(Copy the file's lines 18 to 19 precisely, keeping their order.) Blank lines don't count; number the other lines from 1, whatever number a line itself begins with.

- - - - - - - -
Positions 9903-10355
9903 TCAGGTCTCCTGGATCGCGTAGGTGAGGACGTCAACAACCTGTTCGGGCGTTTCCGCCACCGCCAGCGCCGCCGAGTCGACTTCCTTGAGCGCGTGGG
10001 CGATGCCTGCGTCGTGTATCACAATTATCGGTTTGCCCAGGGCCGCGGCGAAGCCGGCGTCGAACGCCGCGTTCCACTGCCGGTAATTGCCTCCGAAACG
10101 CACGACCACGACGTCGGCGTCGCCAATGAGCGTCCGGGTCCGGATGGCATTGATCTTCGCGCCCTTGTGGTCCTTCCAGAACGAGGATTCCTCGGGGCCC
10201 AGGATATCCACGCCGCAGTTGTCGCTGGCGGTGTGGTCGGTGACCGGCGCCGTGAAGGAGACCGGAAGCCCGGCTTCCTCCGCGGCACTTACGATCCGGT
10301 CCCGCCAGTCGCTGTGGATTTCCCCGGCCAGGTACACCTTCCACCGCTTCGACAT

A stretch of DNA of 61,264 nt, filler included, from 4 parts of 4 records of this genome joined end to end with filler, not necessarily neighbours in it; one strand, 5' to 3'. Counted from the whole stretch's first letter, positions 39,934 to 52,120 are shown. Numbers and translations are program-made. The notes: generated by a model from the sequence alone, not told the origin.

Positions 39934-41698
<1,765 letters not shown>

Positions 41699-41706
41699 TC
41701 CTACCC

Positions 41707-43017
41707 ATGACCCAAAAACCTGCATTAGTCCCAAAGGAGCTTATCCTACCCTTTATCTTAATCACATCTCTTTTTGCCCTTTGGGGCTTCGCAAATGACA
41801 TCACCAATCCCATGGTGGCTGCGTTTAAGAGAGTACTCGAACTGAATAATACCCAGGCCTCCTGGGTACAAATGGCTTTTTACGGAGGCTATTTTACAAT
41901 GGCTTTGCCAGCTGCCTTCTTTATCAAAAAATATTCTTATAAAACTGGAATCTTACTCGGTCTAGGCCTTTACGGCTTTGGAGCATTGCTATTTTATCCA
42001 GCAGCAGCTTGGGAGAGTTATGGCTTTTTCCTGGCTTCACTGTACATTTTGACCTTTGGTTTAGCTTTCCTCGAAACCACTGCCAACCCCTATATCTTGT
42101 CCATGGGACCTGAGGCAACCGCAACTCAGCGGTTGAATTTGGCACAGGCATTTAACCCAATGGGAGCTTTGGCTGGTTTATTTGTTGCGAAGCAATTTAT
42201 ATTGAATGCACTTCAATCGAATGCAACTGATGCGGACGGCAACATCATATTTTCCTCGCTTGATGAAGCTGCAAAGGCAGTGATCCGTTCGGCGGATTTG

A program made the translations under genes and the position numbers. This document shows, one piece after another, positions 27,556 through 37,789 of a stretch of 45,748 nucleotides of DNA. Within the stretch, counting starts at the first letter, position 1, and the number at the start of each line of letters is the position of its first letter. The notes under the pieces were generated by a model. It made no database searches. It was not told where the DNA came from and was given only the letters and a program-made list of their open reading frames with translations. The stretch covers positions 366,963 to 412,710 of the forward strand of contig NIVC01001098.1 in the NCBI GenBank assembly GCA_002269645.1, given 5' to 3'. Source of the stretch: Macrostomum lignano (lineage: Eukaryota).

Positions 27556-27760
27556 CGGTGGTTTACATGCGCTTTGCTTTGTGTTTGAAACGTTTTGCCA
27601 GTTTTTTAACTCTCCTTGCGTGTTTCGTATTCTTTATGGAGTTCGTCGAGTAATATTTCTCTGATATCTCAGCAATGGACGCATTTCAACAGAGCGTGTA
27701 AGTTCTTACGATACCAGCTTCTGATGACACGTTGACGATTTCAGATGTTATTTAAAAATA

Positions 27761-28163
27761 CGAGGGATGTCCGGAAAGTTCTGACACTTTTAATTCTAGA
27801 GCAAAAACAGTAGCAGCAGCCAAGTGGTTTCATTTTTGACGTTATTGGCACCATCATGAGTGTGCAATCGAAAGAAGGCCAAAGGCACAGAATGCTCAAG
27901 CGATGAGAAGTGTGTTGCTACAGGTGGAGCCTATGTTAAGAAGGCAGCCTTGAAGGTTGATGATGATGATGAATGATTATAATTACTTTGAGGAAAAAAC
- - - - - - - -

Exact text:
42101 CCATGGGACCTGAGGCAACCGCAACTCAGCGGTTGAATTTGGCACAGGCATTTAACCCAATGGGAGCTTTGGCTGGTTTATTTGTTGCGAAGCAATTTAT
42201 ATTGAATGCACTTCAATCGAATGCAACTGATGCGGACGGCAACATCATATTTTCCTCGCTTGATGAAGCTGCAAAGGCAGTGATCCGTTCGGCGGATTTG